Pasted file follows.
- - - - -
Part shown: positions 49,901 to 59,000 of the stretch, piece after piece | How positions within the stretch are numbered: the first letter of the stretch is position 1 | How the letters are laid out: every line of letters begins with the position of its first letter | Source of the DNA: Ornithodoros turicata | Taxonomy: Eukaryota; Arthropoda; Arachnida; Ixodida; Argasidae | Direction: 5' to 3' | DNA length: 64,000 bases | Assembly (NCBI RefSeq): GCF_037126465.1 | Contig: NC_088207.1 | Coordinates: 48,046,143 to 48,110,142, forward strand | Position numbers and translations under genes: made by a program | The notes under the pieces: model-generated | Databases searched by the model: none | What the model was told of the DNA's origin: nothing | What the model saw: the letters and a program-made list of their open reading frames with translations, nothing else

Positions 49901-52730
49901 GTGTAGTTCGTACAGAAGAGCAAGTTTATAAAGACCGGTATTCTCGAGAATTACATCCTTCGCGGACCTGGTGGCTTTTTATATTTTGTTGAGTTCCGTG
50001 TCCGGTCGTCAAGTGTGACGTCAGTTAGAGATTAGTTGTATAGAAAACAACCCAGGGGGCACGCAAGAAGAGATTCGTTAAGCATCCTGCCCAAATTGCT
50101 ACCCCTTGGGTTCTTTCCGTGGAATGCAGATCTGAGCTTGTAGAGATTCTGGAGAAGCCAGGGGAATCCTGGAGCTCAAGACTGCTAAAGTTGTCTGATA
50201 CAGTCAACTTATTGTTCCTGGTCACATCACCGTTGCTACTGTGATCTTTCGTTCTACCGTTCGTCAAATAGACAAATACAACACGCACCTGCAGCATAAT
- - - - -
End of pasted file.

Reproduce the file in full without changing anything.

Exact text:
Part shown: positions 49,901 to 59,000 of the stretch, piece after piece | How positions within the stretch are numbered: the first letter of the stretch is position 1 | How the letters are laid out: every line of letters begins with the position of its first letter | Source of the DNA: Ornithodoros turicata | Taxonomy: Eukaryota; Arthropoda; Arachnida; Ixodida; Argasidae | Direction: 5' to 3' | DNA length: 64,000 bases | Assembly (NCBI RefSeq): GCF_037126465.1 | Contig: NC_088207.1 | Coordinates: 48,046,143 to 48,110,142, forward strand | Position numbers and translations under genes: made by a program | The notes under the pieces: model-generated | Databases searched by the model: none | What the model was told of the DNA's origin: nothing | What the model saw: the letters and a program-made list of their open reading frames with translations, nothing else

Positions 49901-52730
49901 GTGTAGTTCGTACAGAAGAGCAAGTTTATAAAGACCGGTATTCTCGAGAATTACATCCTTCGCGGACCTGGTGGCTTTTTATATTTTGTTGAGTTCCGTG
50001 TCCGGTCGTCAAGTGTGACGTCAGTTAGAGATTAGTTGTATAGAAAACAACCCAGGGGGCACGCAAGAAGAGATTCGTTAAGCATCCTGCCCAAATTGCT
50101 ACCCCTTGGGTTCTTTCCGTGGAATGCAGATCTGAGCTTGTAGAGATTCTGGAGAAGCCAGGGGAATCCTGGAGCTCAAGACTGCTAAAGTTGTCTGATA
50201 CAGTCAACTTATTGTTCCTGGTCACATCACCGTTGCTACTGTGATCTTTCGTTCTACCGTTCGTCAAATAGACAAATACAACACGCACCTGCAGCATAAT